So for this last part, what I used was these clay pellets.
Botanicare Pure Blend Pro grow (nutrient solution) and a General Hydroponics pH control kit. Those little blocks down there are rockwool. I tried to start some from seeds but didn't have much luck. I'll explain more later.
And then you're going to need little containers that will fit inside your bottles. I used a little fruit cup and then one of the cups that came with the plants I used. Drill holes in the bottom and sides so the roots/water can come out. Also, the fruit cup was a little wide so I made a cut down one side so that it would overlap and fit. If that makes sense. You can also buy "net cups" but I didn't want to and decided to just recycle something.
And most importantly, plants! These two are basil and oregano. Shake off as much excess dirt as you can and then try to rinse more of it off. Be careful of the roots though!!!
So first, you need to rinse your clay pellets.
Then, stick your plant in your little cup and fill with clay pellets. Make sure your plant is nice and supported.
Then, fill your bottle with a layer of clay pellets.
Stick your cup in just below the bottom of the hole and fill in with more clay pellets.
And you're done! All you have to do now is put water in it and turn your pump on!
About the water. Every other time I fill it up, I'll put a couple drops of the nutrient solution in the water and then test the pH and make sure it is balanced (just follow the directions on the control kit). I turn my pump on during the day and off at night. I make sure my blinds are open as much as possible too. Also, to water, you can pour it in at the top or just pour in one of the plant holes (I do the latter). Just make sure you don't overflow it! I find the pump works better when the water reservoir is more than halfway full.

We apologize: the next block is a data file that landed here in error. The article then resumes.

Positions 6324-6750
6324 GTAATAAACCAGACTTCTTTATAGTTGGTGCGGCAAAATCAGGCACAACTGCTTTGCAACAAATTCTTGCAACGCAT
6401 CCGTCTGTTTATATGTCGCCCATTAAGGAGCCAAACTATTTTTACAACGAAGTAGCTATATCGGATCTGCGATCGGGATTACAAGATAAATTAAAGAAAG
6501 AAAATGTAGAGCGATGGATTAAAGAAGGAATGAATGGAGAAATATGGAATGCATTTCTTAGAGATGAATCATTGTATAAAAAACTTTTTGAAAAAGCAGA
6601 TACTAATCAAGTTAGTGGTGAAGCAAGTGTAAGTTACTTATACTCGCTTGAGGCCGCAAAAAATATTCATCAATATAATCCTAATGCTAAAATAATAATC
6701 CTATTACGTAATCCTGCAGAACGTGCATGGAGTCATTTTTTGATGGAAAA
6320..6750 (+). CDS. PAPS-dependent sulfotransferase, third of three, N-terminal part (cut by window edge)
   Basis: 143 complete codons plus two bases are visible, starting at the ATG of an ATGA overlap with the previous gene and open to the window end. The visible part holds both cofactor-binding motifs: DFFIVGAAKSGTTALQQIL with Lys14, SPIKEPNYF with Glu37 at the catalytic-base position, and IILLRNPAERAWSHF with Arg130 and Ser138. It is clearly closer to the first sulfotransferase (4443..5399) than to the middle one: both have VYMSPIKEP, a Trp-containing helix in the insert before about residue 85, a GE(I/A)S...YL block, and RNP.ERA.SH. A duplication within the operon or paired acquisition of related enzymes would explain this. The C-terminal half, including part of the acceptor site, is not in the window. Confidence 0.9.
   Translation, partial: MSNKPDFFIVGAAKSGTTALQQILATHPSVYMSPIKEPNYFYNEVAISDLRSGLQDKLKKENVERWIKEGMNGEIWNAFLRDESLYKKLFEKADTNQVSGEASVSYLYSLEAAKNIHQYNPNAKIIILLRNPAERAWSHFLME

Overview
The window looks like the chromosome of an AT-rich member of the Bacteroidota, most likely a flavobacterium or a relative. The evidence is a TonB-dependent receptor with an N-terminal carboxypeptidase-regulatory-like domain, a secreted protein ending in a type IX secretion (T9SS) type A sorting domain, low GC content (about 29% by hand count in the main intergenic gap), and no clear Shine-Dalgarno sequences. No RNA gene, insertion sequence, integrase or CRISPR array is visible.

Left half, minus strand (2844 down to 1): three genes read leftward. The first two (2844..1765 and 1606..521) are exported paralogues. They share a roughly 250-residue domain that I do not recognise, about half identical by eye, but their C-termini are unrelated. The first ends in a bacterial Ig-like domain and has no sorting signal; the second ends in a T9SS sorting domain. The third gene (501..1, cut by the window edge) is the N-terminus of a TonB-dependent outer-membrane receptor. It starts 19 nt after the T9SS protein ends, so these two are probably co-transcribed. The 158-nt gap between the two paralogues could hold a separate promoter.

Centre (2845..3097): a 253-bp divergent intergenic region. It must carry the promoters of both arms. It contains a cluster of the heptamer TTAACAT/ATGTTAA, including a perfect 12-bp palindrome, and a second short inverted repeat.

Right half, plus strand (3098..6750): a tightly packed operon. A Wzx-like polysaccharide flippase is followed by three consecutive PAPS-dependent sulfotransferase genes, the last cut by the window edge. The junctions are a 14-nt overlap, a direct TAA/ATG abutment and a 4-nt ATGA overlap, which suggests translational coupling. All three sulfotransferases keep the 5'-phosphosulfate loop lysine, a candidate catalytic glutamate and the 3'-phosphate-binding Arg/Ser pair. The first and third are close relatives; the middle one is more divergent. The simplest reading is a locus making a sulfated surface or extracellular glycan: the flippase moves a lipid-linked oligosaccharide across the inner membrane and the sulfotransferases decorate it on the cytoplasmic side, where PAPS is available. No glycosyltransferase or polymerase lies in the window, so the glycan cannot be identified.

Ok, so tips on keeping your plants alive! I tried to start some from seeds but didn't have much luck. 1. because I just have a hard time keeping seedlings alive (I forget to water them or eliza knocks them over or something) and 2. when you plant them into your hydroponic system, they need to be large enough so that they're not sitting directly under the stream of water coming from above. They do NOT like this. This may be a drawback of this type of system but you can just make sure you put plants in that are large enough to kind of stick out. Also, I may have been putting too much nutrient in them the first go around which will eat up the roots. So don't do that.
Also, when you first plant them, make sure to water them a lot. Mine are now a few months old and I can get away with watering them only once every 3 days. Not that I do that but if I go on vacation (like Las Vegas) they won't keel over and die if I don't get to turn the pump on every day.
I'll probably try again with the seedlings and let you know how that goes. But I'm pretty satisfied with this little project! Having fresh herbs at hand is so nice.
If you guys have any questions about this, feel free to email me at email@example.com. It can be a little confusing (trust me, I know!) so I'm here for the help if you need it.